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Monday, April 14, 2008
  Brevity and the Bible
In a post below Writing differently I went on at some length to extol the virtues of writing briefly. Especially online. My attention has just recently been drawn to a Wall Street Journal (you see it is not on my usual reading list) article about a new presentation of biblical texts: "High-Design Bible Draws Attention" in the article (back in February!) Andrew Losowsky describes the project called Bible Illuminated, thus: "The Swedish-language Bible marries the standard text to glossy magazine-style design."

He provides a description, but also a photo, and as we all know a picture ≈ 1Kwords:

Now, as well as not reading the WSJ, I also do not read this sort of Magazine. The mags I do read I scan, when I meet a full page of text, like this, I scan it for nuggets and then flip on - incidentally forwards, since I read mags, like Hebrew Bibles from right-to-left ;) If this Bible's intended audience read mags the way I do, they won't get quite (what I'd assume) the intended effect of
the opening of Joshua! Andrew links this to the Samuel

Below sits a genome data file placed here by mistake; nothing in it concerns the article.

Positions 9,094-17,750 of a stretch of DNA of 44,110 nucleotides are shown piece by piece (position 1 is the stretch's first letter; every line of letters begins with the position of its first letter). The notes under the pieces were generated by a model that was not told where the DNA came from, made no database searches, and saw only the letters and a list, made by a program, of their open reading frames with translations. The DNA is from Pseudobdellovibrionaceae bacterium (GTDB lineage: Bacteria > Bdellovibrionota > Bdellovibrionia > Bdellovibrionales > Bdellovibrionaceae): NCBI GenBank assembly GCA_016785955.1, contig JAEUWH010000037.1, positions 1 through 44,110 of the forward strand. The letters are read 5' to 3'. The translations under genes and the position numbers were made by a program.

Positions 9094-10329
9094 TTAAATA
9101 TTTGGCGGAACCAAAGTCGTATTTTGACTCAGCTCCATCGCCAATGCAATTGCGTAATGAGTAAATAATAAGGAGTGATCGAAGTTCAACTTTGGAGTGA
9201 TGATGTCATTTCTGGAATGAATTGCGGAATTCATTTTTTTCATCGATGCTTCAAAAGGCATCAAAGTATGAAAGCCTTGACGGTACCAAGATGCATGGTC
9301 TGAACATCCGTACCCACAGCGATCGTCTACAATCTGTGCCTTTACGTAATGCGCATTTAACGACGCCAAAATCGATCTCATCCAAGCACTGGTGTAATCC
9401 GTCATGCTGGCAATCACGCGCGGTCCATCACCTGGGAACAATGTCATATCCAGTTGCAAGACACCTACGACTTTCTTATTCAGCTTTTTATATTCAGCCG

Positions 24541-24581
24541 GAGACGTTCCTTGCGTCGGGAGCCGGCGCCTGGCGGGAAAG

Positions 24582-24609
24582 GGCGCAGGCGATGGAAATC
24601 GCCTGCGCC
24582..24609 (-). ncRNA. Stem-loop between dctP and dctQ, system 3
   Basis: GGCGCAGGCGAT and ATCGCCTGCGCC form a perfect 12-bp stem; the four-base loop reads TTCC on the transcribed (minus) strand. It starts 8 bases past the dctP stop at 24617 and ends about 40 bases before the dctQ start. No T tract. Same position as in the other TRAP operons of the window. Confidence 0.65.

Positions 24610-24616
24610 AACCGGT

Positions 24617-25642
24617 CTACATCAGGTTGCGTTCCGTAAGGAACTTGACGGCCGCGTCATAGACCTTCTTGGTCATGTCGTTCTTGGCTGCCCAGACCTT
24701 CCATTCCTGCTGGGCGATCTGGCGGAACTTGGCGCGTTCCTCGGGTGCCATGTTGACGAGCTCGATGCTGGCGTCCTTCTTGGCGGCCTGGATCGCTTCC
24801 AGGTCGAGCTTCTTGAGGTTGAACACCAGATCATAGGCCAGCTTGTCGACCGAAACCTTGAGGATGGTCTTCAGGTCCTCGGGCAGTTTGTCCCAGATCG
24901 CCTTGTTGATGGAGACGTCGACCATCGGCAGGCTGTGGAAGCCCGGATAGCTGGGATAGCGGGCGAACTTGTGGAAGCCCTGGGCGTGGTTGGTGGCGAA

Pepys blog
:

The Bible Illuminated is an example of a range of classic texts that are attracting new audiences through modern methods of storytelling.The diary of Samuel Pepys has been turned into a blog, with daily entries corresponding to the 17th-century original, at www.pepysdiary.com. The creator, British actor Phil Gyford, says the site gets around 35,000 unique visitors each month. "I thought I'd like to read the diaries, but the 10 volumes were a daunting prospect,"he says. Transmitting it as a blog "seemed obvious," he says.
Now, it seems to me too, "obvious" that Pepys diary would make a good blog, the form and medium "fit". But I am not convinced that either the new Swedish Bible Magazine, or the earlier Teenage Mag versions, do fit form and medium to the content and genres of the Bible. Now, Joshua is not a good text for my argument, since narrative can perhaps be effectively transposed into very different forms and still "work", but imagine one of Paul's letters... One big glossy picture, and one page of Pauline prose... Yawn! As you know I prefer the audio route... (to check it out try some of the recent Romans from PodBible).

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